As long as the majority of Americans continue to be more interested in the latest episode of their favorite "reality TV" show than in who rules them, we run the risk of martial law and permanent loss of our freedoms, and our police forces and military, despite all the propaganda about how they "protect our freedoms", would happily cooperate in enforcing martial law. Unfortunately, I know of no way to make apathetic, ignorant, fearful people less apathetic, ignorant, or fearful. Other than shock treatment like what happened in the 1929-1932 time frame, which ended Republican rule of America for a generation. Are we there yet? I suspect that in the next few years, we'll find out.

-- Badtux the Ramblin' Penguin

Monday, September 17, 2007

OMG! Underwear of Mass Destruction!

Left: Beware the terrierists! Yessiree, our brave soldiers at Guantanamo Bay making sure them thare terrierists don't attack America have headed off yet ANOTHER threat to America: Underwear of Mass Destruction. Somebody, SOMEBODY I say, is smuggling UNAUTHORIZED UNDERWEAR to some of the darkies out there!

The administrators at Guantanamo Bay, knowing the real enemy of America -- those dastardly lawyer folks who insist that everybody, everybody regardless of skin color has certain rights guaranteed by our Constitution (how unpatriotic of them!) -- have of course accused the obvious suspects of providing these dastardly Undergarments of Mass Destruction, and issued a stern warning about the severity of such an action. Why, if lawyers give underwear to our clients, the ENTIRE PRISON COULD DISSOLVE INTO RUIN! And then all those dastardly terrierists, armed with their fresh undies, could swim across the Gulf of Mexico from Cuba to Florida with those undies clenched in their Allah-worshippin' teeth, sneak into our bedrooms at night, and STRANGLE US ALL WITH THOSE UNDIES! But the lawyers, being dastardly worshippers of that un-American "Constitution" document, react with ill-considered laughter, pointing out that underwear is not, in general, a function that lawyers provide to their clients.

But don't worry, I'm sure the brave men and women defending our freedoms at Guantanamo will shortly put those un-American worshippers of that "Constitution" thingy into their own jail cells side by side with their so-called "clients"! Yessiree, let's all raise a salute to the brave prison administrators at Guantanamo Bay. They're keeping us safer and defending our freedoms one pair of speedos and one lawyer at a time. God Bless America! U S A! U S A! U S A!

-- Badtux the Snarky Penguin

The Russia Threat

In comments below, a commentator asks, " Russia is (and has been for a decade now) preparing for war. The question is... who with?"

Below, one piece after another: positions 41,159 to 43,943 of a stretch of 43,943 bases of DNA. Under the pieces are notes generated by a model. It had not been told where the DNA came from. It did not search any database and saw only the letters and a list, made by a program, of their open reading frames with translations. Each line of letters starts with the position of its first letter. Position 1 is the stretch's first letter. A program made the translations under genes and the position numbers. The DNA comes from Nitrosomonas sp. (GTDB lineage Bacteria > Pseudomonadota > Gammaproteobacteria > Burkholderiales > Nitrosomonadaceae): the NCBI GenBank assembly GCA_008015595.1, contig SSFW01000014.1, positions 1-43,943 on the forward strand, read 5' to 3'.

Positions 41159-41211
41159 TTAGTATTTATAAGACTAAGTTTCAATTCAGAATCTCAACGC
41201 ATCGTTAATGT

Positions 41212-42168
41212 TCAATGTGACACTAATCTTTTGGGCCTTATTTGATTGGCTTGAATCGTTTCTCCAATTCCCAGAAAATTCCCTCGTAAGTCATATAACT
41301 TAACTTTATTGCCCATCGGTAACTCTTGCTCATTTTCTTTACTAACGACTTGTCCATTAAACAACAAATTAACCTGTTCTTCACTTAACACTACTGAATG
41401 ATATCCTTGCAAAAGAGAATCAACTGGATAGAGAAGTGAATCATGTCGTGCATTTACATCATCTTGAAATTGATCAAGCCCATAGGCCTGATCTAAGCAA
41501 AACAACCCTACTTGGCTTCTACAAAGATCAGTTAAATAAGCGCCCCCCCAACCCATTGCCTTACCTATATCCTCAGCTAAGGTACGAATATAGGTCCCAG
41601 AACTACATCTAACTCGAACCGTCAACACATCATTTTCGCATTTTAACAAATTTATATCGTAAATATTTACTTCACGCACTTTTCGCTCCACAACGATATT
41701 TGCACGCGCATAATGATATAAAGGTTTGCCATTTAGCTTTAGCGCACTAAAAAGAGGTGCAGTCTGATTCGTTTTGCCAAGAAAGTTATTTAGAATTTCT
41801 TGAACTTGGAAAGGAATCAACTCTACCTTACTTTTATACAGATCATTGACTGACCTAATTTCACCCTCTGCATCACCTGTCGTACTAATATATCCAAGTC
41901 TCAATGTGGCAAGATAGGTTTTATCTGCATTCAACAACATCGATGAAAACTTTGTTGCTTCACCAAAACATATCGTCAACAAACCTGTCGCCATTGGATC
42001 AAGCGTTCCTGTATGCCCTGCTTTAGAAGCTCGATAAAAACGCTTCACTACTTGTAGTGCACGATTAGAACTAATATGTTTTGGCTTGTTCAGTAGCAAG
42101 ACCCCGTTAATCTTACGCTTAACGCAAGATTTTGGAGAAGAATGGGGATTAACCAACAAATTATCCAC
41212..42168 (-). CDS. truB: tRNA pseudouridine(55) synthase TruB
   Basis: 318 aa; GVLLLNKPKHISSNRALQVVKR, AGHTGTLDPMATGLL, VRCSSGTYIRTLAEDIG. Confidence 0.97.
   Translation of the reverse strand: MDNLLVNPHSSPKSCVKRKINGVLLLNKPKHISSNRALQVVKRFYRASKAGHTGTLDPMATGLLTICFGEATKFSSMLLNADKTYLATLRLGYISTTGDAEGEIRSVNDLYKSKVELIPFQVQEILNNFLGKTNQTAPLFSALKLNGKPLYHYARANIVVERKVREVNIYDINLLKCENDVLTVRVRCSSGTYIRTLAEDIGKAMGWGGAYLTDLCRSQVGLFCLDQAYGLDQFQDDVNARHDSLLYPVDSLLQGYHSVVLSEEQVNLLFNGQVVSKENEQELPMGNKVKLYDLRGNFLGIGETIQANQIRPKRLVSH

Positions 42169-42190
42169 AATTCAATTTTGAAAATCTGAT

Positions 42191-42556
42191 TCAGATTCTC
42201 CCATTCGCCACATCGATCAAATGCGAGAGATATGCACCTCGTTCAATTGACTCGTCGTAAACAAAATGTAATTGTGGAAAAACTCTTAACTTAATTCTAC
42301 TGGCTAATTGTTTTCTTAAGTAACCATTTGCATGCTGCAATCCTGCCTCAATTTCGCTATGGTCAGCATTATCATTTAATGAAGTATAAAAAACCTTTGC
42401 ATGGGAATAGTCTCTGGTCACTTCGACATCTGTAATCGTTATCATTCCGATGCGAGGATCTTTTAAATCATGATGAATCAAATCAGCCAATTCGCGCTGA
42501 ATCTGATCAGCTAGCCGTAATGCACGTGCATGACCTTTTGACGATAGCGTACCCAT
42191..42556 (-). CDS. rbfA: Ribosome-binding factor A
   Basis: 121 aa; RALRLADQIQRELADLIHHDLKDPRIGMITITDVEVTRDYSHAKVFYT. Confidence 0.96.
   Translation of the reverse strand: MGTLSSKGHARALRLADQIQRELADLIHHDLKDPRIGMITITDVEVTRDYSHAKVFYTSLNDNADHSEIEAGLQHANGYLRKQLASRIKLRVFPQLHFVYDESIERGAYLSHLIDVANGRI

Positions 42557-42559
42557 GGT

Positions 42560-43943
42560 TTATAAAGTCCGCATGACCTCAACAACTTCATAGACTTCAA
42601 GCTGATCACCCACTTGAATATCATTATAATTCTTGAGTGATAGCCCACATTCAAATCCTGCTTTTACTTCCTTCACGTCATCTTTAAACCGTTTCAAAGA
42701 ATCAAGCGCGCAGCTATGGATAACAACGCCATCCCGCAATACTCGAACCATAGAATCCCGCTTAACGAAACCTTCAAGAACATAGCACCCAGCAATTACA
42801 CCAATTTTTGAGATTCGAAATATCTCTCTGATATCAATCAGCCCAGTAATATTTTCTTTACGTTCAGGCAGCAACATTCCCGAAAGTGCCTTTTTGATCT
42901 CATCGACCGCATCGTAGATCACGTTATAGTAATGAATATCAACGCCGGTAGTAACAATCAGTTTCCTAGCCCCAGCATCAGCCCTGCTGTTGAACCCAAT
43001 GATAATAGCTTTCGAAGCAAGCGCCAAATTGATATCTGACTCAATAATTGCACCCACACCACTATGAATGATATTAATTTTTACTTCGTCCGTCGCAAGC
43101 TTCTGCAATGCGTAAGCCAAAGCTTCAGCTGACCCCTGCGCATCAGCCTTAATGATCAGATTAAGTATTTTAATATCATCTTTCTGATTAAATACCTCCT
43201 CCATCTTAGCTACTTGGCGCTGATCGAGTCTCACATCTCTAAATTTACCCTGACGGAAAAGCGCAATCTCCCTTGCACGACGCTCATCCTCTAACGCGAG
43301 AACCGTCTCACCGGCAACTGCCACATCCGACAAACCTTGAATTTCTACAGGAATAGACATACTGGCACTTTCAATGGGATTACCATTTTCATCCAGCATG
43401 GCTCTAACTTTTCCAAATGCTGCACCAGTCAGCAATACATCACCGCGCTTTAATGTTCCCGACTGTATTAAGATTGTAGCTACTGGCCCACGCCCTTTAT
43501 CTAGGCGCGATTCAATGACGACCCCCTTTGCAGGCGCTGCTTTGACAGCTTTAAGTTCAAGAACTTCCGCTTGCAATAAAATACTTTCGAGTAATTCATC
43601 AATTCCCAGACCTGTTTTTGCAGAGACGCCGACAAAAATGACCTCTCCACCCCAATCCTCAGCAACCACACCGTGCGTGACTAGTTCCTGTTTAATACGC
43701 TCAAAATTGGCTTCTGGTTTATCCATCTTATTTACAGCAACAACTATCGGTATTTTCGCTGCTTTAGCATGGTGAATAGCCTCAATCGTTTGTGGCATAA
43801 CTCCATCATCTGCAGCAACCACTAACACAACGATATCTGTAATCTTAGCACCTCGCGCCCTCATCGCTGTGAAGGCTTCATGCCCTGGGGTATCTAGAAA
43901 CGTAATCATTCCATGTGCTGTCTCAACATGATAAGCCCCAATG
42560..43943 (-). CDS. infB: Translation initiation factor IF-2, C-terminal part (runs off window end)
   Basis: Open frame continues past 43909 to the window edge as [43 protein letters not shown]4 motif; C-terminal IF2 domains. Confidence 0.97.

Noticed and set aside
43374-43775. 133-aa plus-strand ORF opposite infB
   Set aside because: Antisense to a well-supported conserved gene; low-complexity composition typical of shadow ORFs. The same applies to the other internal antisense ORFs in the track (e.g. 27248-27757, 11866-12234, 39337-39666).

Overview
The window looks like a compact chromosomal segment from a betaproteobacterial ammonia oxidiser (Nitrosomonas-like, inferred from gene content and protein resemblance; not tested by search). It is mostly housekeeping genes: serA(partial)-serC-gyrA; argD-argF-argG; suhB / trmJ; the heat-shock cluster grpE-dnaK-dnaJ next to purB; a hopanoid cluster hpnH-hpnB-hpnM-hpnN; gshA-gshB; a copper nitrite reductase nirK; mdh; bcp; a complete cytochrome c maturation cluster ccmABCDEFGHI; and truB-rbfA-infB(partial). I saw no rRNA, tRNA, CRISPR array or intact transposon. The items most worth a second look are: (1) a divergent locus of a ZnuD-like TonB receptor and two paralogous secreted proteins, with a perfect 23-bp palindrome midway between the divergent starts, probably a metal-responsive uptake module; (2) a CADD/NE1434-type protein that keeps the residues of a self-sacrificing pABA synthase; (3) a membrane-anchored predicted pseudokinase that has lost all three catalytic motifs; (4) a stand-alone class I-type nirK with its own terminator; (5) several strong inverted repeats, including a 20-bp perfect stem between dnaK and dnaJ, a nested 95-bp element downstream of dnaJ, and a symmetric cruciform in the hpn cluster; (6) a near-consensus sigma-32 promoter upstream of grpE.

Well, that is sort of like a "when did you stop beating your wife?" question, because it presupposes something that may or may not be true. The actual state of Russia's conventional military is most exemplified by the following photo: Yep, that's a front-line Russian tank, stuck in the mud. The good news is that Russia's draftees are no longer shivering in the cold and having to sell their weapons for turnips because of a lack of military funding for electricity and food. The bad news is that they're still mostly stuck using aging Soviet-era equipment that has a bad tendency to break down at the worst time. While there are some good post-Soviet developments in the Russian arms industry, the best stuff is going to China and India, not to the Russian armed services. The most that the Russian armed services have gotten out of Putin's defense budget hikes over the past seven years is the ability to actually operate those Soviet-era weapons, thanks to now having the funding to buy fuel and spare parts for the rattletraps.

This isn't to say that the news has been uniformly bad for the Russian armed forces. Those seven years of budget hikes have not allowed them to buy any major new weapons systems, but it has allowed them to fund some minor but important improvements in current weapons systems. For example, there has been significant acquisition of new warheads for their ATGM's (anti-tank guided missiles) to improve their ability to take out M1 tanks at a distance, as well as improvements to the Russian equivalent of our AMRAAM medium-range air-to-air missile so that Russian fighters can now take out U.S. fighters at roughly the same distance that U.S. fighters can take out Russian fighters. But by and large, these are defense-oriented enhancements, not something useful for offensive purposes. Russia does not appear to be re-arming to invade anybody. Rather, they appear to be re-arming expecting to be invaded by someone. Given that the usual state of Russia over the centuries has been to be invaded by pretty much everybody in the neighborhood -- Mongols, Lithuanians, French, German, you name it, they've invaded Russia at one time or another -- this is most likely an expression of long-running Russian paranoia about how everybody is out to get them, rather than expression of any intent to invade anybody else.

-- Badtux the Military Penguin

Bonus photo: The Russian Air Force!

Sunday, September 16, 2007

Is government a "drag" on the economy?